New Year’s thoughts
As we step into a new year, many of us will spend time reflecting on the events that occurred in our lives over the past 12 months. Hopefully this brings a smile to your face, and you come away feeling like 2015 was rewarding and successful. Some people, however, may regret not meeting all their 2015 New Year’s resolutions or goals. And others might regret not even setting any at all.
Unfortunately, some things are simply outside of your control, like the weather, the passing of a family member or friend and the stock market. Your decisions and actions, on the other hand, are under your control and can make all the difference in what you achieve in 2016.
When you look back at your successes, think about how they occurred. Most likely you took time to evaluate where you were, where you wanted to be, and then set a plan in motion for getting there. The plan had to be specific, and you probably needed to take clear steps every day to move forward.
If you have a goal for 2016, it can indeed start as a wish as you toast in the New Year. But in the days that follow, turn that wish into a written plan with very specific actions to take by certain dates. If your goal is too broad or too vague, things won’t happen.
Feeling in control can make a huge difference, and getting control means having information. If you want to get out of debt and save more money, you first need to understand your financial situation. Create a budget and document your income and expenses. Find a method that works well for you. That can mean pen and paper, using a program such as Quicken or Quickbooks or trying out Mint.com. Once you see in black and white where all your money went in 2015, you can develop a roadmap for this year.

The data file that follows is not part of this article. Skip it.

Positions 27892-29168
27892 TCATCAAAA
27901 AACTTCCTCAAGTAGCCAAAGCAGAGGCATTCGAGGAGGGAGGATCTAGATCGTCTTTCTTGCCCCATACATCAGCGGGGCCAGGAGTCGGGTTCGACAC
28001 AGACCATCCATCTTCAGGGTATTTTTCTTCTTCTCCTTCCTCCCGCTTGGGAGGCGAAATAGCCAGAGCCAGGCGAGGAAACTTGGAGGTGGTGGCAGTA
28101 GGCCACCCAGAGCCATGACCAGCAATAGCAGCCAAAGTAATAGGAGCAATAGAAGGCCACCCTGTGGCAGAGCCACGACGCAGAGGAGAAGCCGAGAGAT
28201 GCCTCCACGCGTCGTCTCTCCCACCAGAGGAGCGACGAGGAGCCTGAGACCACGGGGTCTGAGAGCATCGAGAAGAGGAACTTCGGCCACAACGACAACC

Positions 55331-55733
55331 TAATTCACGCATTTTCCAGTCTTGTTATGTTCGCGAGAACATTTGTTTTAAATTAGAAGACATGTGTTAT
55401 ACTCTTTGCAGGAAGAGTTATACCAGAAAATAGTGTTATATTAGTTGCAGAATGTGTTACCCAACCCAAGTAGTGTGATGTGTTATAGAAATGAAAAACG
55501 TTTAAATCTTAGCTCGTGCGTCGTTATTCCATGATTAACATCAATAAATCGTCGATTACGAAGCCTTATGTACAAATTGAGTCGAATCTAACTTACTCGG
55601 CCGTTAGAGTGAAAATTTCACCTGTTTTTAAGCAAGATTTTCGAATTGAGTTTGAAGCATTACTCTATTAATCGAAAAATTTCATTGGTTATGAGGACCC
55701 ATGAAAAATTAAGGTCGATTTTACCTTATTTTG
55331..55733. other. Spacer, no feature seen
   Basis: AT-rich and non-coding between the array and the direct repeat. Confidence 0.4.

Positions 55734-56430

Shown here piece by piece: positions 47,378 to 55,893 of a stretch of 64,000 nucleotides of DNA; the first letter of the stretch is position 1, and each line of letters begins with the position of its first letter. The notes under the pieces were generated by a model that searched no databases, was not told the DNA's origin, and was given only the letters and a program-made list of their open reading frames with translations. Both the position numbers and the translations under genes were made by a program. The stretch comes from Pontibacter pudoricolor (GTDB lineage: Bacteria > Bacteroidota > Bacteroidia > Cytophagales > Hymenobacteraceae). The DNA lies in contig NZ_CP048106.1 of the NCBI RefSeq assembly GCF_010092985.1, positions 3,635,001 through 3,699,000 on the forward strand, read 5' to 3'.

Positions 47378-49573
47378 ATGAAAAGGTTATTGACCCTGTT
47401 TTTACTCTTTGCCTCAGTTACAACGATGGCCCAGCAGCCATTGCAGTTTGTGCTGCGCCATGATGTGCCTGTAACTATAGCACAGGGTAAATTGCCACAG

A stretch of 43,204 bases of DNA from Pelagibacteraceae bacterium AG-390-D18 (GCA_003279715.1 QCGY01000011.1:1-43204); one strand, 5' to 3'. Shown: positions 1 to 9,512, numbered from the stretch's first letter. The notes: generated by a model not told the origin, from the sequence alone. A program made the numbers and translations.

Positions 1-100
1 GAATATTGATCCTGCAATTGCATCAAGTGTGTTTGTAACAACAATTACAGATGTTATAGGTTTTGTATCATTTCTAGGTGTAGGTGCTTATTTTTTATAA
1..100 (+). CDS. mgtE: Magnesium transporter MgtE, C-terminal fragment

Involve your family and get their assistance in the process. Your spouse and children will need to know what is required of them for the family to be successful. Cutting back on spending will be a group effort. If you save $500 this month on clothing and groceries only to have your spouse blow $1,000 on a new TV, you will quickly be discouraged. Work together and make the goal a family challenge with small successes celebrated along the way.
Solicit outside help when needed. If your path to success means you need to make more money, figure out what sub-steps that will entail. If there are opportunities for a promotion within your current company, meet with the HR department and find out what you can do. Do you need more training or to switch careers in order to progress? Start investigating and talk to people who can help you move forward. Don’t be afraid to invest time and money to get to the place you want to be.
Taking control and knowing you have a plan to meet your goals can feel like lifting a 20-pound weight off your shoulders. And every action or step you take toward your goal will seem to lift another pound or two. By this time next year, you could be a new person if you get started today.
This commentary originally appeared January 1 on TheCasperStarTribune.com
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